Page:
Not that I haven't used my P bass at church because I did once a few months back. It worked, but the bass was new to me and I don't think I was quite use to the tone it produced. But I am playing this Sunday and am quite sure I'm going to have another go at it. I've been playing my P bass a lot lately and got gotten a lot more use to it. So we'll see what happens.
  11. thiocyclist


    Sep 19, 2012

    The Jazz is definitely more scooped unless you solo the neck pickup. The extra mids the P boasts over J are absolutely helpful with giving it a place to be in a dense mix. With some of the more wide-open mixes you hear (not sure why it's coming to mind but, for example, that elevator jazz fusion stuff), maybe the extra upper mids of the Jazz are preferred.
  12. ChadPaulJones


    Aug 8, 2012
    Thanks for all the great info everyone.
  13. Fuzzbass

    Fuzzbass P5 with overdrive Gold Supporting Member


    I assume you sometimes play along with recordings or the radio... that counts!
  14. precijazz

    precijazz I want a name when I lose.

    Aug 31, 2011

    ... and this. I just took my J to band practice the other day after using a P/M exclusively for several months, just because the J sounds so fine at home. It took me less than half of the first song to remember why I switched to the P in the first place.

    I need to find another band with more space :D
  15. bootsox


    Apr 28, 2012
    Biloxi, MS
    I currently back a guitar player who doesn't use any distortion or overdrive or anything, and I feel a jazz sits better in the mix. A P is overpowering and makes everything sound awful.
  16. A precision bass is the only bass that I never had trouble hearing myself with in any mix, assuming its wearing the appropriate strings. I was put off at first because I always thought its solo tone was either too harsh or too dull sounding. It wasn't until I got to play one in a band setting that I came to appreciate them. They really are a different animal in a live mix. There are times that I miss having a jazz, usually when I'm in a three piece where they have a chance to shine. I precision can almost be too much of a good thing in a three piece context, but I'm willing to accept the trade off because of the security a P can provide...I know what it's going to do and how it's going to respond sonically 9 times out of ten. It was a no brainer for me: Set and forget or always fiddle and tweak until I found a tone that worked.

    Its amazing the gear I went through before I discovered all this and when I found Talkbass, I realized I wasn't alone.
  17. Snarf


    Jan 23, 2005
    They both have their applications. A precision is great in groups with guitars. A jazz is a must if there is a guitar player with a mid-heavy instrument though, like a LP or hollowbody. Take your pick with any other instrumentation. It really comes down to where the mids are from the other instruments that determines how useful a P will be vs. a J.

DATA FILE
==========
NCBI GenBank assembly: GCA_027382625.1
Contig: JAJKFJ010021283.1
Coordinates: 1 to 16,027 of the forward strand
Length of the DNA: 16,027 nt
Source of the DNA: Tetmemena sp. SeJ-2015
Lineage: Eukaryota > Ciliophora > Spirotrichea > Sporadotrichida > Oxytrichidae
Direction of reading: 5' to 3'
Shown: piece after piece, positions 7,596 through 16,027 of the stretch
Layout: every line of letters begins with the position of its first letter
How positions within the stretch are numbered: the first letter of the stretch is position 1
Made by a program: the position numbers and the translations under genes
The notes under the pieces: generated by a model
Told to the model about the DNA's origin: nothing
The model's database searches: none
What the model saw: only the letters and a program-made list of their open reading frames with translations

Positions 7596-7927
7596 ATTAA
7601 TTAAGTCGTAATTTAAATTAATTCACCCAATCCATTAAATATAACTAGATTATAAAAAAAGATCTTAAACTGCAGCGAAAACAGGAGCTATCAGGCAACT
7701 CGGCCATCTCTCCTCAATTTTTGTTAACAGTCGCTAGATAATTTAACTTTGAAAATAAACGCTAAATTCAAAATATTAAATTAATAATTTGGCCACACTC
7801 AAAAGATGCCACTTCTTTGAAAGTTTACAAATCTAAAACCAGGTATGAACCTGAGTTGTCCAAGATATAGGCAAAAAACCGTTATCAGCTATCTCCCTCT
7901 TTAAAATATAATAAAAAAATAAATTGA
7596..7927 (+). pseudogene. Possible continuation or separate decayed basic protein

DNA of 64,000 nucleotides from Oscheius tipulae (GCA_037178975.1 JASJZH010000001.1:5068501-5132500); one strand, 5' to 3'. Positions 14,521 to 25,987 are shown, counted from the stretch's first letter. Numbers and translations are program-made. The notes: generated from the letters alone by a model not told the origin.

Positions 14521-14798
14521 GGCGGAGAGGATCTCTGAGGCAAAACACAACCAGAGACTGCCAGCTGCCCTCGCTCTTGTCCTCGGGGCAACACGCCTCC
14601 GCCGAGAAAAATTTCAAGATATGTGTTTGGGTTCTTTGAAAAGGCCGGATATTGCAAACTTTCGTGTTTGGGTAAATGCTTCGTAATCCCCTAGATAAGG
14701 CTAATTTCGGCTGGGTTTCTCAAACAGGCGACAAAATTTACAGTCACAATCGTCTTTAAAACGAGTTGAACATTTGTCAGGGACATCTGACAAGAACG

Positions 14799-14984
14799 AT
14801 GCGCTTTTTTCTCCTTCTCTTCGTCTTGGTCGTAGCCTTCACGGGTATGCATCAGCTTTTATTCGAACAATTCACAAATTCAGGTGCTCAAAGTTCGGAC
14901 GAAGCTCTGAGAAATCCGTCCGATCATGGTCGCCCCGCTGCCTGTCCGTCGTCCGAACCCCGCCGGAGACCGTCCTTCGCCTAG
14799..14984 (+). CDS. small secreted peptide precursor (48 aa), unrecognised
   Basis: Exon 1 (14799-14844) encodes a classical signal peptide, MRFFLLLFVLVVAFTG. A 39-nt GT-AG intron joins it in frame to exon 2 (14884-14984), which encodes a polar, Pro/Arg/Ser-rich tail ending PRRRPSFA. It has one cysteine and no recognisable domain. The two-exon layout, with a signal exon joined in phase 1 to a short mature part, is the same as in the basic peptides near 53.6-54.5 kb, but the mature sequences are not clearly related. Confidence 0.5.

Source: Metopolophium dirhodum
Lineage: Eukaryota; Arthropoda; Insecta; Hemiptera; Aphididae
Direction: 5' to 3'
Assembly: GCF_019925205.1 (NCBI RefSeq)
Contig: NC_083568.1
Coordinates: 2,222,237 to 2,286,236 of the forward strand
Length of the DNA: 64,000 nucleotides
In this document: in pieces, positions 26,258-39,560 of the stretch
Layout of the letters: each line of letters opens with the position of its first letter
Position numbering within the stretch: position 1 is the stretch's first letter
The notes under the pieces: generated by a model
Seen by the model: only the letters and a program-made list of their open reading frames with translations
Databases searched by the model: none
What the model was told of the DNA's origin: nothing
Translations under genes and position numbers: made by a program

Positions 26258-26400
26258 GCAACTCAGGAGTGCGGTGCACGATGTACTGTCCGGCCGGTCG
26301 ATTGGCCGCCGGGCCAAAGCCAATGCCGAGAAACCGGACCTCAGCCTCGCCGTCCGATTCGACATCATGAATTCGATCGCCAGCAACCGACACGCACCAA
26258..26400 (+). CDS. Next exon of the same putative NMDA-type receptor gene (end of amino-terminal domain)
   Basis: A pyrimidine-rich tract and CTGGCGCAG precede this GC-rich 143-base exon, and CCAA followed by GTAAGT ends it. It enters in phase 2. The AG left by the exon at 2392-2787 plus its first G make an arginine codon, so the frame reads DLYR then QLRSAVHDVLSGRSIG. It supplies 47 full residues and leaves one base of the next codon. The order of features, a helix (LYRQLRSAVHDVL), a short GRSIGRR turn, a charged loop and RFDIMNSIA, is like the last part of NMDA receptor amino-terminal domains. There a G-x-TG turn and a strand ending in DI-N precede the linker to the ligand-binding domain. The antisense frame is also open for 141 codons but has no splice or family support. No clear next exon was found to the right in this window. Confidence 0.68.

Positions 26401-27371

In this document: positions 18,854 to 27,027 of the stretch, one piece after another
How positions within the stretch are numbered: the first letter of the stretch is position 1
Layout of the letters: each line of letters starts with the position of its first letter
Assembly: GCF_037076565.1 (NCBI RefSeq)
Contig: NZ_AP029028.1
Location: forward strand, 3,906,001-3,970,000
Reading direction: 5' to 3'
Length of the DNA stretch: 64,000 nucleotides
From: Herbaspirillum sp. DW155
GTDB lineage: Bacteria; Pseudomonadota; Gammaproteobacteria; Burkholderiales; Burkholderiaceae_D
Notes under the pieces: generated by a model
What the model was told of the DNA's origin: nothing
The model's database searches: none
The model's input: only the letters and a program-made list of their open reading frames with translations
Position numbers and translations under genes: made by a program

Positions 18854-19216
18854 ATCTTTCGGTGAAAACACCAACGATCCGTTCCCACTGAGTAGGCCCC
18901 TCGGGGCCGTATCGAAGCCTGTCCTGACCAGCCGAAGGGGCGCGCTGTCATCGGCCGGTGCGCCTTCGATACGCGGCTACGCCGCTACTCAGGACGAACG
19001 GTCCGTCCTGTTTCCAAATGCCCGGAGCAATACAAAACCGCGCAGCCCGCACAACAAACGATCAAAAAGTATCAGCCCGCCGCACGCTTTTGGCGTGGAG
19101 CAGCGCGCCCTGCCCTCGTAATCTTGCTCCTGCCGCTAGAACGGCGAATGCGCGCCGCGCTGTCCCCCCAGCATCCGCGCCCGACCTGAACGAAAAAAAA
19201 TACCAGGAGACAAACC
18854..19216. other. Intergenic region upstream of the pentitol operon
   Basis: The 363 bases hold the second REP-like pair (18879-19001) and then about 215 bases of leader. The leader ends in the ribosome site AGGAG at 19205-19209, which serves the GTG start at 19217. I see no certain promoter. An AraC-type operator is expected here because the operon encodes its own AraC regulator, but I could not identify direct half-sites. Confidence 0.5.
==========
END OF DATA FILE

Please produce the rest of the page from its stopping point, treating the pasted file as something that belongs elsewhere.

Chicken Wing likes this.
  18. pbassnut

    pbassnut Supporting Member

    Sep 27, 2004
    Falls Church, VA
    I don't have a huge amount of experience in the studio. However, on some of the sessions I've done, there were literally hours of sound checking the other instruments (especially the drums). When it came to my turn to get a sound with my PBass, it took less than a minute ... the engineers already had a channel on the board with a PBass sound marked (or memorized) and they were just making sure that we had a signal and that was it. With the high cost of studio time, I can certainly see the attraction of a highly predictable instrument that is easy to get a workable sound with.
    jimmybc91 likes this.
  19. Both P & J are classic basses.
    The P was NOT the first bass guitar, though. The first bass guitar was made in the 1930s by Paul Tutmarc.
  20. RickC

    RickC Gold Supporting Member

    Jun 9, 2005
    Excellent post - I have a bit different spin on it. I think the pragmatic question is, which bass is going to sound the best to *you* - be it your onstage mix or what you can dial up in the studio. In my experience, when *I'm* happy with how the bass sits from my vantage point, and from the bands vantage point too, I'm more inspired, the lock is tighter, everything works better, and it shows in how the band sounds overall. Isn't that usually the goal? What the sound guy does to your bass sound is probably not going to matter much to most of the audience; they *will* notice if the band sounds great however.

    After many years of trial and error, I generally get my best live stage sound from a passive J, and my best sound in the studio with an active Lakland-style (MM bridge + Jazz neck). That's how it sounds to me anyway, and that's what I consider most important.

    Oldschool94 likes this.